The US ID'd A Record Number Of Missing War Dead This Year — Along With Stories Of Their Bravery And Sacrifice

Unsung Heroes
U.S. Air Force/Senior Airman Christopher Maldonado

The identifications of formerly missing American service members over the past year tell the harrowing stories of bravery and sacrifice that accompanied them across three wars.

For fiscal 2018, the Defense POW/MIA Accounting Agency, which has a large presence on Oahu, made a record 206 identifications.

The names and accounts of some of those who made the ultimate sacrifice include:

Army 1st Lt. Seymour P. Drovis, who was a member of the 105th Infantry Regiment, 27th Infantry Division, fighting Japanese forces in Saipan in July 1944.

Drovis’ division suffered heavy casualties repelling one of the largest Japanese “banzai” attacks of World War II. A soldier reported seeing Drovis fatally shot on July 7, according to the Defense POW/MIA Accounting Agency.

Army Master Sgt. Leonard K. Chinn, 34, of Idaho Falls, Idaho, was a member of the 2nd Engineer Combat Battalion, fighting in North Korea in late 1950.

As his unit fought off persistent Chinese attacks, Chinn, who was married and had two young sons, was captured on Dec. 1, and was held at several temporary prisoner of war camps before being marched to the POW Camp 5 Complex.

Several former American prisoners of war reported that Chinn died on April 5, 1951, at Camp 5.

On Feb. 6, 1967, meanwhile, Air Force Col. Richard A. Kibbey, 32, was copiloting an HH-3E “Jolly Green Giant” helicopter on a rescue mission to recover the pilot of an aircraft downed over North Vietnam.

After rescuing the pilot, his helicopter was hit by enemy anti-aircraft fire and crashed. Kibbey was reported missing in action. In 2017, a joint U.S.-Vietnamese team excavated the crash site and recovered remains.

The accounting agency, which has a lab on Joint Base Pearl Harbor-Hickam and more than 400 personnel in Hawaii, is charged with the investigation, recovery and identification of missing American war dead.

In fiscal 2018, which ran from Oct. 1, 2017, to Sunday, the organization said it accounted for 203 formerly missing persons from past conflicts.

Also, the agency said it individually identified the remains of three additional personnel who were previously accounted for as part of group burials, reaching the milestone of 206 total identifications.

“Providing the families of the missing those long-sought answers with which they can at least achieve some solace is a profound manifestation of our nation’s steadfast commitment to them and their loved ones,” accounting agency Director Kelly McKeague said in an email.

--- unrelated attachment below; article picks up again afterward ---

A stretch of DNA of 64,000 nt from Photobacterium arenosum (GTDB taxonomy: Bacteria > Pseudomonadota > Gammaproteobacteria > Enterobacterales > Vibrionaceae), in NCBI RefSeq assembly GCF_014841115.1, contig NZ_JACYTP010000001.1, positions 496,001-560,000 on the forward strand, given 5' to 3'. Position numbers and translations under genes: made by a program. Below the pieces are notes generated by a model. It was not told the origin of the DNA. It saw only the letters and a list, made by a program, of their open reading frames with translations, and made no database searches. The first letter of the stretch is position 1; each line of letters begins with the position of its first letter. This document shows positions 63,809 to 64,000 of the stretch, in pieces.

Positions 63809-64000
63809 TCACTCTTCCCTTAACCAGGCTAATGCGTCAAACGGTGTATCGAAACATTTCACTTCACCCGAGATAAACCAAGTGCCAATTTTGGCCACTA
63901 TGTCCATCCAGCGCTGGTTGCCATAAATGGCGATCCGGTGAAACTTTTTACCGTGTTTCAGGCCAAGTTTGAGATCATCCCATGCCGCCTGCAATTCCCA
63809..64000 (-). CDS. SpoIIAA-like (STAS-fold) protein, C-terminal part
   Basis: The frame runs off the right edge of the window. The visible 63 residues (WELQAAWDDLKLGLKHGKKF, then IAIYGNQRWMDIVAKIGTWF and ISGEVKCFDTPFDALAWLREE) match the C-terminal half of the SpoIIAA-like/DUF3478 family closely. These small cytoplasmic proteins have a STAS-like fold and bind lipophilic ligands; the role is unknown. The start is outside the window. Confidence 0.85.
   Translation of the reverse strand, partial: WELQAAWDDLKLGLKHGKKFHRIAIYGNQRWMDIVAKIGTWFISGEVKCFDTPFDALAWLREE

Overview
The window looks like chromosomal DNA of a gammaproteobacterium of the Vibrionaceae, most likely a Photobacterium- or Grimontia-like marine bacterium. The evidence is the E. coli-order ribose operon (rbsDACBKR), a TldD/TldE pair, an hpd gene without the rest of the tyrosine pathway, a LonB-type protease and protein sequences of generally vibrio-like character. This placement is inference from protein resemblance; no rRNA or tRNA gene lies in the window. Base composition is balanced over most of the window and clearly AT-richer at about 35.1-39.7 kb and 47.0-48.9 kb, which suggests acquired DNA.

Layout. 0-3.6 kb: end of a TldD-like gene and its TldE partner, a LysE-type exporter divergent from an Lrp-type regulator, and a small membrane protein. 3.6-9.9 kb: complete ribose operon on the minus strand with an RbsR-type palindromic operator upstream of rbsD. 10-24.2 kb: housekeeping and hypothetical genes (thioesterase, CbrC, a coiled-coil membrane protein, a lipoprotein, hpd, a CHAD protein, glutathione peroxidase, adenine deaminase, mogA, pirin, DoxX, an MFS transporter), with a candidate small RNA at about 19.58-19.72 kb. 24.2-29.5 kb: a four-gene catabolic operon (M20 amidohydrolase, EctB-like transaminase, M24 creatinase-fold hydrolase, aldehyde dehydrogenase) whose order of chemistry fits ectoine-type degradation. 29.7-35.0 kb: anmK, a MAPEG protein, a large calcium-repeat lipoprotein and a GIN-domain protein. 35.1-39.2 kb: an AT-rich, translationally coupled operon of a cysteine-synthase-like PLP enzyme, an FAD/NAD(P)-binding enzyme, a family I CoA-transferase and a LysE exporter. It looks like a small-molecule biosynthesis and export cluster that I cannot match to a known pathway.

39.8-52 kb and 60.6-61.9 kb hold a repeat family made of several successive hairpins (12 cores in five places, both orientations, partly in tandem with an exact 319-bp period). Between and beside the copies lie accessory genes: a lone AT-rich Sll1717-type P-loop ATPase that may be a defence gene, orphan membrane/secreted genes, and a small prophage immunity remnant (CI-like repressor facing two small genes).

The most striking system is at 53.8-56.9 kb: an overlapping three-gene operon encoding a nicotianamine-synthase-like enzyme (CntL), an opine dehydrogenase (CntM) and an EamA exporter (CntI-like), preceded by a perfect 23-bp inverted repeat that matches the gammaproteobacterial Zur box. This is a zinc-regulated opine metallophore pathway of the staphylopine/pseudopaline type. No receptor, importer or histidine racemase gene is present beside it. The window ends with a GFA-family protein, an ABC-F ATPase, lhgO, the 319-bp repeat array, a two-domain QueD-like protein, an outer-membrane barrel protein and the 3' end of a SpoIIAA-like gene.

Broken down by conflict, 11 were from the Vietnam War, 37 from the Korean War and 158 from World War II — including 92 USS Oklahoma casualties from Dec. 7, 1941, who were buried as “unknowns” at Punchbowl cemetery and disinterred in 2015.

Identification totals followed a roller-coaster history for the recovery effort, which underwent a Pentagon-­ordered reorganization starting in 2014 amid accusations the work — conducted by a handful of agencies around the country — was fragmented, redundant and hampered by interagency disputes.

A consolidation created the Defense POW/MIA Accounting Agency, known as DPAA.

Eighty IDs were made in fiscal 2012, 60 in 2013, 87 in 2014, 80 in 2015, 164 in 2016 and 201 in 2017, according to the agency.

Advances in science, meanwhile, have made identifications possible where they were impossible 65 or more years ago.

Army Sgt. Eugene W. Yost, who was 18 when his unit was overrun by North Korea People’s Army soldiers near Taegu in South Korea, was reported missing in action on Sept. 3, 1950.

In March 1951, remains were found in an area that corresponded to where Yost’s regiment fought.

Unable to be identified, the remains were buried as an unknown at Punchbowl. On June 12, 2017, the grave was disinterred. Scientists used mitochondrial DNA, dental and chest X-ray comparisons and circumstantial evidence to identify Yost.

The remains of Chinn, who died in a North Korean POW camp, came to Hawaii in 1993, when North Korea turned over 33 boxes of remains. More recently, scientists used mitochondrial and autosomal DNA, as well as anthropological analysis, to identify Chinn.

Nearly two months ago, his son, Rodney, received a phone call saying his father had been identified.

“I was just so happy; it’s going to be a closing finally after 67 years now,” Chinn told the Lincoln (Neb.) Journal Star. “Now my mother and father will be together again.”

Master Sgt. Chinn was to be laid to rest Sept. 19 in Silver Creek, Neb., the newspaper reported.

“DPAA is very proud of our accomplishments this year,” said lab director John Byrd. That includes the identification record, recently receiving 55 sets of remains from North Korea, and providing the turnover of 64 sets of South Korean remains back to that country.

“So it’s been quite a year,” Byrd said.


©2018 The Honolulu Star-Advertiser. Distributed by Tribune Content Agency, LLC.

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